SD or HD...Hmm...Indeed...
Obviously, if you're shooting standard definition (SD), a high-definition (HD) monitor is a bit of overkill, as the high-definition features will go to waste and will display only really nice standard-definition video. (However, this strategy might eventually pay off for you, if HD equipment is in your future.)
On the other hand, an SD monitor will display only SD images. While HD video on these monitors will look great, you will never get anything other than a strong SD signal.
So, which to choose? It depends on your needs, your equipment and your wallet. As a rule, SD glass monitors are less expensive than plastic flat-panel monitors of the same resolution, but the difference is quickly narrowing. Glass monitors are slowly fading away, as LCD, plasma and OLED emerge as the monitors of choice.
Also, the 4:3 aspect ratio in monitors is going the way of the dinosaur and Beta tape players. Now, 16:9 widescreen is the standard ratio, allowing for the pseudo-Cinemascope feel of a real movie screen. Most monitors actually give a choice of 4:3 or 16:9, via electronic menu selections or a physical switch on a remote or on the side of the monitor. If you have a variety of both videos, make sure your monitor supports this feature.
One measurement that many manufacturers tout is the contrast resolution of the monitor. This is NOT the measurement of the sharpness of a given image and does not directly determine the "high-definition" quality of an image. Rather, it's the measure of the difference of light intensity between the brightest white and the deepest black portions of the screen.
Generally, the larger the difference in contrast (i.e., 1000:1), the brighter an image may appear. And it's that difference in brightness that may create the illusion of a higher-clarity image. An LCD monitor is actually limited to its "native resolution," depending on the screen size (for instance, 1680x1050 for a 20" widescreen monitor), and it can get no better. Although you can specify a lower resolution, you cannot make it higher than its native resolution.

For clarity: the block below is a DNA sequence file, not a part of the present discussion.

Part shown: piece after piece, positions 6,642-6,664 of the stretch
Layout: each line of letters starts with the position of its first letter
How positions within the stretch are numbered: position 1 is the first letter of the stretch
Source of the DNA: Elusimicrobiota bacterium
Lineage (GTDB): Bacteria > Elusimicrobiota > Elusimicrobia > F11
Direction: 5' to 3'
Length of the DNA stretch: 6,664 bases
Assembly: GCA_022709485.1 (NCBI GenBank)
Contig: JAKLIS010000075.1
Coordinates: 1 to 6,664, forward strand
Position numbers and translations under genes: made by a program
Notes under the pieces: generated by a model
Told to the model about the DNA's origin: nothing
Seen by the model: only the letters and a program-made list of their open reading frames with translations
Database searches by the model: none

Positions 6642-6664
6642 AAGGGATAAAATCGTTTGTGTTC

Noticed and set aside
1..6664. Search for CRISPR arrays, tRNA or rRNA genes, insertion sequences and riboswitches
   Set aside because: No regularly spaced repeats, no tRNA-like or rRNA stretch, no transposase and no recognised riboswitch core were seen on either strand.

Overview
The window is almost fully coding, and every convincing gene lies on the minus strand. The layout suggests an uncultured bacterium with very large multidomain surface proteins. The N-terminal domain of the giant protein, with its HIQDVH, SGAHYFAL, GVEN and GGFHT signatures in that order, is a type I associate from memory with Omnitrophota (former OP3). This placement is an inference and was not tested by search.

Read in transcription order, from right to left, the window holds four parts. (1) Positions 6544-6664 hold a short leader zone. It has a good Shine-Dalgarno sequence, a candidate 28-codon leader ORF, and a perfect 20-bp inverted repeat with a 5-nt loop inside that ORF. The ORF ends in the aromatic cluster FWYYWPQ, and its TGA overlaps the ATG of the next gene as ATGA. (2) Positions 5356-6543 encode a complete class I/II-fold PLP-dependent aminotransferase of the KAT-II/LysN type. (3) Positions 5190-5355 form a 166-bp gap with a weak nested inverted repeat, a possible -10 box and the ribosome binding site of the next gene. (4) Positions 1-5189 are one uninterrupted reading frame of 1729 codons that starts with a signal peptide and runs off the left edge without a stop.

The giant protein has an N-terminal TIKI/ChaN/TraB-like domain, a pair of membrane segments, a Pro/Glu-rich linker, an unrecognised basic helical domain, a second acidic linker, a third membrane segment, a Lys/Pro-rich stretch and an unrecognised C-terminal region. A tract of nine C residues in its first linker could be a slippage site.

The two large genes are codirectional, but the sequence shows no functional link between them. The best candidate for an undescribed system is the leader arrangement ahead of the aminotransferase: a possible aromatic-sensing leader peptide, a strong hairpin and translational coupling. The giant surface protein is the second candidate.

A Last Look
Most monitors are of fairly high quality and will deliver a strong, bright, crisp image all along the line. Once you determine the size you require and the budget you must work within, the ultimate tool to measure and determine the right monitor for you has been with you all your life: a good set of eyeballs. After all, only you choose which monitor looks best to you... and isn't that the most important measurement of all?
Randy Hansen is a television news chief photographer who uses monitors in edit bays, live trucks and at home.
Side Bar: Home Theater, Professional Features
With the advent of high-end home theater systems in the past few years, the line between the professional video monitor and the home video screen has blurred. As the demand for truer images and sound has increased, high-end manufacturers have looked toward the professional video industry for high-quality video and audio connections to satisfy the call for better and better results.
Like most electronics, over the course of time, the technologies that enabled professional-level features on only the most expensive electronics started to find their way into more mainstream products. As a result, there are monitors that can double as TVs, and there are TVs that can double as monitors. Theres little doubt that time and a changing marketplace will ensure that, at some future point, all TVs will be monitors and the need for either will be satisfied by one product.
The winners in this battle of the marketplace are the customers who look for these once-expensive options to be standard on their low-buck purchases. Namely, people like you and me. We win!
To download PDF of Manufacturer's list, CLICK HERE.